i ever thinked that a multirole plane is a plane can do more roles but for true in WWII this is not common, example the mosquitoes can bomber, fighter bomber, recon but not with same plane but with 3 different planes, same for Ju 88 the bomber can't do the fighter.
     
  7. GrauGeist

    GrauGeist Well-Known Member

    Joined:
    Aug 29, 2008
    Messages:
    15,206
    Likes Received:
    2,042
    Trophy Points:
    113
    Occupation:
    Public Safety Automotive Technician
    Location:
    Redding, California
    Home Page:
    A good multi-role aircraft candidate would be the Douglas SBD...

    It could operate from carriers and land bases, it could deploy bombs or torpedoes. It was fairly well armed and could put up a fight against enemy fighters and successfully attacked enemy bombers and torpedo aircraft.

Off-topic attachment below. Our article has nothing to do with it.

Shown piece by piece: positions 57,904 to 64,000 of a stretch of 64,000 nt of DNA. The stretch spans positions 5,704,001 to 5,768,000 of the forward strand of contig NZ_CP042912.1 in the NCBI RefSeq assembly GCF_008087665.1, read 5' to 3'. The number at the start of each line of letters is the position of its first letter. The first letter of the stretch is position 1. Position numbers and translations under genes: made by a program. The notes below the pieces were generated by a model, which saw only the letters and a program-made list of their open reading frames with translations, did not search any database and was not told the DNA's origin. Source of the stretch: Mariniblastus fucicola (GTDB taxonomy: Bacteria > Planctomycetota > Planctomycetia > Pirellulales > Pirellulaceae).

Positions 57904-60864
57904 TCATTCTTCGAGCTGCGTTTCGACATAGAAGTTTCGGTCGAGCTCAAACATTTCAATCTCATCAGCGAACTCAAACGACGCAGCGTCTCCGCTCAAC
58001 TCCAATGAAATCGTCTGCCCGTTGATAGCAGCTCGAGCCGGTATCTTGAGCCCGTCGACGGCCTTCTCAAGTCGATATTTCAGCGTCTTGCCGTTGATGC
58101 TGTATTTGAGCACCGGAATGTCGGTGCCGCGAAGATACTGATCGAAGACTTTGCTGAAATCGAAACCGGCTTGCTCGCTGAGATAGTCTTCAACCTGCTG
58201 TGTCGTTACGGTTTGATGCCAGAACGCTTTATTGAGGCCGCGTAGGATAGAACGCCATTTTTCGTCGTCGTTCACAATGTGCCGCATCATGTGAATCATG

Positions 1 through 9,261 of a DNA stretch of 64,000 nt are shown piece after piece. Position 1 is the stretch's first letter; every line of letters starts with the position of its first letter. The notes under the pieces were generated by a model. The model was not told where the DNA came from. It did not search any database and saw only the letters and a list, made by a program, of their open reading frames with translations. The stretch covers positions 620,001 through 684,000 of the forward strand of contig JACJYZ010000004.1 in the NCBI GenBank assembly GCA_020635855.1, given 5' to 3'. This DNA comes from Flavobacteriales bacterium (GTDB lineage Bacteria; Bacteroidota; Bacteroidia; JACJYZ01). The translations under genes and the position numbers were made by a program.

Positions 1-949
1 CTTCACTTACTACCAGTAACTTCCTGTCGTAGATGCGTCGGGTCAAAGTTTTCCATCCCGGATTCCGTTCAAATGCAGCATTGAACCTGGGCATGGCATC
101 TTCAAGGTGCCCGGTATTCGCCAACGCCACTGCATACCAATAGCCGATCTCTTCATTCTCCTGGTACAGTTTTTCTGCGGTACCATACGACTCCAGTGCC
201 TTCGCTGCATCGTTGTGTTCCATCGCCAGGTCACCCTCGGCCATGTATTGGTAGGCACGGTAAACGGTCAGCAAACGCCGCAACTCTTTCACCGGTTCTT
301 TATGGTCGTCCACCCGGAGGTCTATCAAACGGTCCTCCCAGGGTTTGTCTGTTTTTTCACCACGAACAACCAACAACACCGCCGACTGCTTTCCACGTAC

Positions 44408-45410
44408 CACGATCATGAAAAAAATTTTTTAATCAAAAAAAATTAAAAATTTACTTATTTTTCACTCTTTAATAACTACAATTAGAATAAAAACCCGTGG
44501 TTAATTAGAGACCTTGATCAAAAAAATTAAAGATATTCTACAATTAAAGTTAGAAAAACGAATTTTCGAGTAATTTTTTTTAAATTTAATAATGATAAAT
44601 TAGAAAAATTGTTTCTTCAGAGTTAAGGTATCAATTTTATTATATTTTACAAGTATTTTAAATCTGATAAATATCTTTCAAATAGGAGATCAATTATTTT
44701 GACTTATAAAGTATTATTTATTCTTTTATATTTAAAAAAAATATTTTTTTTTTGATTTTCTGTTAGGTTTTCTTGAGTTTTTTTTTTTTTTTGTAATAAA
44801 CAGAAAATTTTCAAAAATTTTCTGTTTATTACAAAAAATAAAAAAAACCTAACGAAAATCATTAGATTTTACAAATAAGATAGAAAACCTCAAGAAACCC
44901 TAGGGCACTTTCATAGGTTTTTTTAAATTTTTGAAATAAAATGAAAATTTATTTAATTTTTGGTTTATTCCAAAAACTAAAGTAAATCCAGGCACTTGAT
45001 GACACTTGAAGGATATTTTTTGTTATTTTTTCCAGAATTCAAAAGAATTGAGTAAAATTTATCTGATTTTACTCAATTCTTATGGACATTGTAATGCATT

It was also used for scout/observation duties as well as liason assigments.
     
  8. davebender

    davebender Well-Known Member

    Joined:
    Jan 18, 2009
    Messages:
    6,418
    Likes Received:
    64
    Trophy Points:
    48
    Location:
    Michigan, USA
    3) Night fighter
    The most successful night fighter of WWII.

    4) Close Support
    The dive brakes help in this role.

    5) Recce
    The Ju-88 was used extensively for this role.

    6) Tactical or Medium Bomber
    Compares well with most other medium bombers.

    9) Maritime Strike
    10) Maritme Recce
    These two normally go together. The Ju-88 could carry 2 aerial torpedoes. I assume it could also carry the Hs-293 radio guided glide bomb.

    http://www.econ.yale.edu/growth_pdf/cdp905.pdf